Leibniz and Van Helmont: Their Friendship and Collaboration
In order to establish the influence of van Helmont on Leibniz it is important to dispel the general opinion that van Helmont was something of a lovable buffoon, tolerated but hardly taken seriously by Leibniz (or by any other intelligent person). Manuscript evidence proves beyond doubt that Leibniz was a careful reader of van Helmont’s books as well as an attentive listener to his conversation. He wrote extensive analyses and critical commentaries about van Helmont’s opinions, mostly for the benefit of his patron, the Electress Sophie of Brunswick and Hanover. A close look at these letters and memoranda reveals that while analyzing van Helmont’s various theories about God, souls, matter, the divine attributes, pre-existence, the transmigration of souls, and the rationale for sin and suffering, Leibniz modified and adapted his own theories. There are three key areas in which van Helmont’s kabbalistic philosophy had a significant impact on Leibniz: 1) in the development of his concept of monads; 2) in his evolving ideas about free will and determinism; and 3) in the formulation of his theodicy. Van Helmont’s views also helped to shape Leibniz’s theory of causation in terms of volition. But before substantiating this influence, the reader must be persuaded that Leibniz did indeed take van Helmont seriously.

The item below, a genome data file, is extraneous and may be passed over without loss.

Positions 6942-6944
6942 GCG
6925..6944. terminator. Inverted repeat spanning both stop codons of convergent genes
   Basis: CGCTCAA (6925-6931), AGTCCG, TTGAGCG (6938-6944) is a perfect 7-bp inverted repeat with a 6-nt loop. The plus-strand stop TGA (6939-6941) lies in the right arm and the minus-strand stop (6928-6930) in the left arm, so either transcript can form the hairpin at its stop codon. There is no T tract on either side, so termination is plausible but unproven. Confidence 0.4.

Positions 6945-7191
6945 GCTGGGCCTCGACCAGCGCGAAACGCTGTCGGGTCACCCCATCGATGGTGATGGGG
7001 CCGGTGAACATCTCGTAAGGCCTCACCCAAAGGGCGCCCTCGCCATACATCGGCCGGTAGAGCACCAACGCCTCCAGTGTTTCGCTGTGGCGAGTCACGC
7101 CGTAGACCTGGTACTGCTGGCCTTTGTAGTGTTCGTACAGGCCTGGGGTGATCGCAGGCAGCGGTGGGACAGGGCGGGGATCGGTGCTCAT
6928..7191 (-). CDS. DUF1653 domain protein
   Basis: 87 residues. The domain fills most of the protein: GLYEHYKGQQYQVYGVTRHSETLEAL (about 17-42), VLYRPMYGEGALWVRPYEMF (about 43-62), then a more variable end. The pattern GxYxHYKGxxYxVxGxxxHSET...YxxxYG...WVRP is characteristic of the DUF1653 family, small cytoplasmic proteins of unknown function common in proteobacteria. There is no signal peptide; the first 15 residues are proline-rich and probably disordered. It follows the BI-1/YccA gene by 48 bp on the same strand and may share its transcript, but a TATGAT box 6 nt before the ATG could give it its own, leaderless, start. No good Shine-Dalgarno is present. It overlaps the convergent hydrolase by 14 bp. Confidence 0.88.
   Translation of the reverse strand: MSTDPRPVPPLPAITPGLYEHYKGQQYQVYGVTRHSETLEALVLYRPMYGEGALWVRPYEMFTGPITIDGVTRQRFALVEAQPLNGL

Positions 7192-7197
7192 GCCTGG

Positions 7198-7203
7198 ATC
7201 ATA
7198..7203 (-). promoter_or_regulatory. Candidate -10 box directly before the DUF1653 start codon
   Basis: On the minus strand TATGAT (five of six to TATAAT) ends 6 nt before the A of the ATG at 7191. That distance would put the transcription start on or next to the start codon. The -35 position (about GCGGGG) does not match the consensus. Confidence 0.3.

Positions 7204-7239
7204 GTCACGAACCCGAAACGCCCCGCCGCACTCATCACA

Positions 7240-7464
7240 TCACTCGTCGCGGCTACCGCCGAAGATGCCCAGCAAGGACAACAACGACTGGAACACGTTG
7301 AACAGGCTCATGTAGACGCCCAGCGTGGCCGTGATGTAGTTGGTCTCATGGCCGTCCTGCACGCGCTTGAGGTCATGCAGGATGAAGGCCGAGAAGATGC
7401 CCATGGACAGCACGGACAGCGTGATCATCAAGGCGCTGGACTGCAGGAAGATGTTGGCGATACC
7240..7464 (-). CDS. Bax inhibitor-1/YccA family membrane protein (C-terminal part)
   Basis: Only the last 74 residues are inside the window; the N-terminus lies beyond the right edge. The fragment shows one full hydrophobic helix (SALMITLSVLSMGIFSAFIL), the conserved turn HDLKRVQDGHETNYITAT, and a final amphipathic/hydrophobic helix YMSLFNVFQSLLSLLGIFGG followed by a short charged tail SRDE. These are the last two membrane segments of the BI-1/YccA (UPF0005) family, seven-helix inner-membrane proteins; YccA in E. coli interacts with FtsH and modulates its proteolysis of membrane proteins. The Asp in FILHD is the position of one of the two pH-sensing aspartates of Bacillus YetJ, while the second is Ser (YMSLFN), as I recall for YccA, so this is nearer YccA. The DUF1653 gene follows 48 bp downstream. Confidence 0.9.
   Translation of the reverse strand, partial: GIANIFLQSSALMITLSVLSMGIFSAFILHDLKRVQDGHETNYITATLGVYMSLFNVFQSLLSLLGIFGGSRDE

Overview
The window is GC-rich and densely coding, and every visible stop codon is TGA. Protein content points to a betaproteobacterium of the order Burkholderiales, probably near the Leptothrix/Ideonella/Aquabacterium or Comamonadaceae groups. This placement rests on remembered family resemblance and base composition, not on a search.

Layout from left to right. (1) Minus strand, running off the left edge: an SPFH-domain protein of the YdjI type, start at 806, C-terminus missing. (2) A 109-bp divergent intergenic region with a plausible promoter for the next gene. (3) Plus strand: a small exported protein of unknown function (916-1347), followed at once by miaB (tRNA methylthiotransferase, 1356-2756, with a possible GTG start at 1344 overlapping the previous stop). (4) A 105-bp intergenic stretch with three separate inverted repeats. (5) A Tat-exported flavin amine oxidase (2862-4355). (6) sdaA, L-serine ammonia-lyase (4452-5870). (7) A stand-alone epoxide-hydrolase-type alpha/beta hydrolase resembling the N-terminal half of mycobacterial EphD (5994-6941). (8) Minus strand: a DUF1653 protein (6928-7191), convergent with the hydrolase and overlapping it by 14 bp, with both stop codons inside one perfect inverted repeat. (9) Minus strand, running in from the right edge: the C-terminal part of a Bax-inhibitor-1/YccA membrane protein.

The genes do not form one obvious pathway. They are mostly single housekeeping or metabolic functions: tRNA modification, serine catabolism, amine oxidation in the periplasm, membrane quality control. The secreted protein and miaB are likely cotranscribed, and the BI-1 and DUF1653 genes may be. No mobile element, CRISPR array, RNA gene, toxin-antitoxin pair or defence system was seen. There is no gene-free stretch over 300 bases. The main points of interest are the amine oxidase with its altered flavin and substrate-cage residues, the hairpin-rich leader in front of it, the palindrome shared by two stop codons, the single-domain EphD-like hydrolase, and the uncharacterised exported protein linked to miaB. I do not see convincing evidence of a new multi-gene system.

KeywordsJournal Entry Mechanical Philosophy Divine Attribute Property Dispute Subtle Body
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